North

Feds announce new funding for 101 affordable homes in Nunavut

New homes will be built in Iqaluit, Sanirajak, Kimmirut, Naujaat, Kugaaruk and Pond Inlet thanks to a $45-million investment from the federal Rapid Housing Initiative.

Homes will be built in Iqaluit, Sanirajak, Kimmirut, Naujaat, Kugaaruk and Pond Inlet

Iqaluit on Nov. 14, 2021. The community is one of six in Nunavut that will see new affordable homes built from a $45-million federal investment. (Jane George/CBC)

The federal government is giving Nunavut $45 million to build 101 affordable housing units in six communities.

Ahmed Hussen, the federal minister for Housing, Diversity and Inclusion, said Friday the units will be built in Iqaluit, Sanirajak, Kimmirut, Naujaat, Kugaaruk and Pond Inlet.

"When completed, these units will support people who are vulnerable, including women and children, and those who are homeless or who are at risk of becoming homeless," Hussen said.

"These projects will do a lot of good, and they're located right across the territory of Nunavut."

The funding will come from the Rapid Housing Initiative, a federal program that helps fund affordable homes and new rental units, among other things.

Nunavut Economic Development and Transportation Minister Lorne Kusugak, who is in charge of the Nunavut Housing Corporation, welcomed the news Friday and said the territorial government "intends to put these funds to good use during our construction season."

"With the costs of construction becoming more uncertain, efforts to find further funding become more and more important. We hope this funding signifies the federal government's continued commitment to housing Nunavummiut," he said.

Kusugak said his government keeps a list of which communities are most in need of affordable homes. That's how they determined the six communities for this funding, he said.

Lorne Kusugak is the Nunavut minister in charge of the Nunavut Housing Corporation. (Jackie McKay/CBC)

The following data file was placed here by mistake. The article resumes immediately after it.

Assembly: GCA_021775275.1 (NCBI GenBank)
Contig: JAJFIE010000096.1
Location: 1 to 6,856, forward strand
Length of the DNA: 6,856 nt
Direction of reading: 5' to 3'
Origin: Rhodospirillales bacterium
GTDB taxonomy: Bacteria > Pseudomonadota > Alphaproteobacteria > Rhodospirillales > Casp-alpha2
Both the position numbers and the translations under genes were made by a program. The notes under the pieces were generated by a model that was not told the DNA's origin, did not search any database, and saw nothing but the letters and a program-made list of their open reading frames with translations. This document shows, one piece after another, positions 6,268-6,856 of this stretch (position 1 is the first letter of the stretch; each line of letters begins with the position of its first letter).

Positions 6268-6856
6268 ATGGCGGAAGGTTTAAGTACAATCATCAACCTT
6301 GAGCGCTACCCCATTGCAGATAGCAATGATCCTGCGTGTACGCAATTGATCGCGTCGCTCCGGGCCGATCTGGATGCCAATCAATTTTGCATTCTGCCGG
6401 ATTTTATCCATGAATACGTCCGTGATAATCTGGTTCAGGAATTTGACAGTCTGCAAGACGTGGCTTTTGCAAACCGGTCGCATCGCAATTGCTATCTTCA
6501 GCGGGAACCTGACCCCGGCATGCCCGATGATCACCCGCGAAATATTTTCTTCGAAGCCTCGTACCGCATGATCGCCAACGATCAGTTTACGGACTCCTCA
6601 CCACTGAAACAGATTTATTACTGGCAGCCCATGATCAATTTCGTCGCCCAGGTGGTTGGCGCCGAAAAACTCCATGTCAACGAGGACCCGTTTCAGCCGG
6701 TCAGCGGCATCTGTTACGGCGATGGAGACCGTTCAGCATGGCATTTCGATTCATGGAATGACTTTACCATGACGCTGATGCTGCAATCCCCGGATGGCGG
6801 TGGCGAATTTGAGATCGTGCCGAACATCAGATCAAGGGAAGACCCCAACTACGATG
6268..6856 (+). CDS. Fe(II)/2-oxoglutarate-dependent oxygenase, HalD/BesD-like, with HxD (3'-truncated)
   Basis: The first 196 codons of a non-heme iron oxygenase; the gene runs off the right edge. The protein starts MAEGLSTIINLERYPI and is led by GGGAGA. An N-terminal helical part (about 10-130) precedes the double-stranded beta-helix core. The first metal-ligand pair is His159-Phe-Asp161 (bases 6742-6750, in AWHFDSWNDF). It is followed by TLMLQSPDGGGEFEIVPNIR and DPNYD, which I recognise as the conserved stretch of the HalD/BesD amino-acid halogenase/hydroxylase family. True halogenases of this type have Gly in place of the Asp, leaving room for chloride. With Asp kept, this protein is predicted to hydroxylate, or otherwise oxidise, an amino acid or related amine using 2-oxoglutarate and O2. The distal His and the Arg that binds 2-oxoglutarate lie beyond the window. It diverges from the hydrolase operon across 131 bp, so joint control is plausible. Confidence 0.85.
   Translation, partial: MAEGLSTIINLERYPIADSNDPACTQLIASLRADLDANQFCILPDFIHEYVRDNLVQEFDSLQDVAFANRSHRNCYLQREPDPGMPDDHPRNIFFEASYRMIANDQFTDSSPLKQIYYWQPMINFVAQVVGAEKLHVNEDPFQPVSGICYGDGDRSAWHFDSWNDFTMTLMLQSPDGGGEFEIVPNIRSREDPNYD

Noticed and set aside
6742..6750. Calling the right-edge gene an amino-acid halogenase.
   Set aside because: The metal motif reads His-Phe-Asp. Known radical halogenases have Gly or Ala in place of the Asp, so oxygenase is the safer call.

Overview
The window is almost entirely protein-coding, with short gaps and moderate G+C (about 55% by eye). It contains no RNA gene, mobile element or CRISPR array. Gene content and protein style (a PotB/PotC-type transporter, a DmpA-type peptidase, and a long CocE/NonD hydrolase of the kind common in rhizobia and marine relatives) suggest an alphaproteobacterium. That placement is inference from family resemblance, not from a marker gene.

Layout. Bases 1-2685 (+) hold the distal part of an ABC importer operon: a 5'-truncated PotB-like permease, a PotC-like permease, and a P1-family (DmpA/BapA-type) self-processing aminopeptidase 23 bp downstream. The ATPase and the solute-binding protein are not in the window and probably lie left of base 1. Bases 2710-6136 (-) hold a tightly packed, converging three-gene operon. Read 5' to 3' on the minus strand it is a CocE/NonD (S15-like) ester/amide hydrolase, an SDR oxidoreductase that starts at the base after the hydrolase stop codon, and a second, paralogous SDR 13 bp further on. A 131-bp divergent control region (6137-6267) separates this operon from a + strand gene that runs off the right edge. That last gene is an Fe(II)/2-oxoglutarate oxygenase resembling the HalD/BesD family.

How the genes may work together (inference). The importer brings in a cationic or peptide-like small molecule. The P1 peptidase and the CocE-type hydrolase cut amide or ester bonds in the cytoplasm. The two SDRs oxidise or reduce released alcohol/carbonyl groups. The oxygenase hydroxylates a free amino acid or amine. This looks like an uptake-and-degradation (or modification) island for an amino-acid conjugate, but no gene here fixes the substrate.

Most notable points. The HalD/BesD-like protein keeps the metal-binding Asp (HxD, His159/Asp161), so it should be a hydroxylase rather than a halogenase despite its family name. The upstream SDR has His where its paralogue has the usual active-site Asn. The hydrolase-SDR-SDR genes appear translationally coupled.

Housing is listed as a top priority for the current Nunavut government. In January, Premier P.J. Akeeagok issued a plea for "true action" from the federal government on the territory's housing crisis.

In all, he noted the territory needs 3,500 housing units to address the crisis, at a cost of $2 billion.

The housing crisis has been linked to other challenges in the territory, from the frequency of lower respiratory tract infections in children to high suicide rates and poor education outcomes

The shortage of housing was also invoked as a root cause in the recent inquest into the shooting death of Jeremy Nuvviaq by police in 2017. 

'Should have happened long ago'

In a statement, Nunavut NDP MP Lori Idlout said high rent and a lack of homes in Nunavut often force people to live in "overcrowded, dilapidated houses," which hurts people's physical and mental health.

"Today's announcement is something that should have happened long ago," she said Friday, pointing to a housing report from her predecessor, former NDP MP Mumilaaq Qaqqaq, that laid bare the terrible living conditions many Nunavummiut have found themselves in.

"Since then, not much has changed," Idlout said.

"It is essential that the Liberal government listens to housing experts and addresses the severe underfunding of the Rapid Housing Initiative which pits communities against each other for the limited resources available."

Timeline uncertain

Hussen said funding through the Rapid Housing Initiative usually has a strict timeline — homes have to be built and people have to be moved in within 12 months.

That timeline will be extended for this funding, though.

"Because of the unique challenges in the North, we are usually a little bit more flexible with that requirement," Hussen said.

Hussen said 100 homes is a "big number" for anywhere in Canada, but especially in Nunavut.

"I know it'll make a huge difference," he said.

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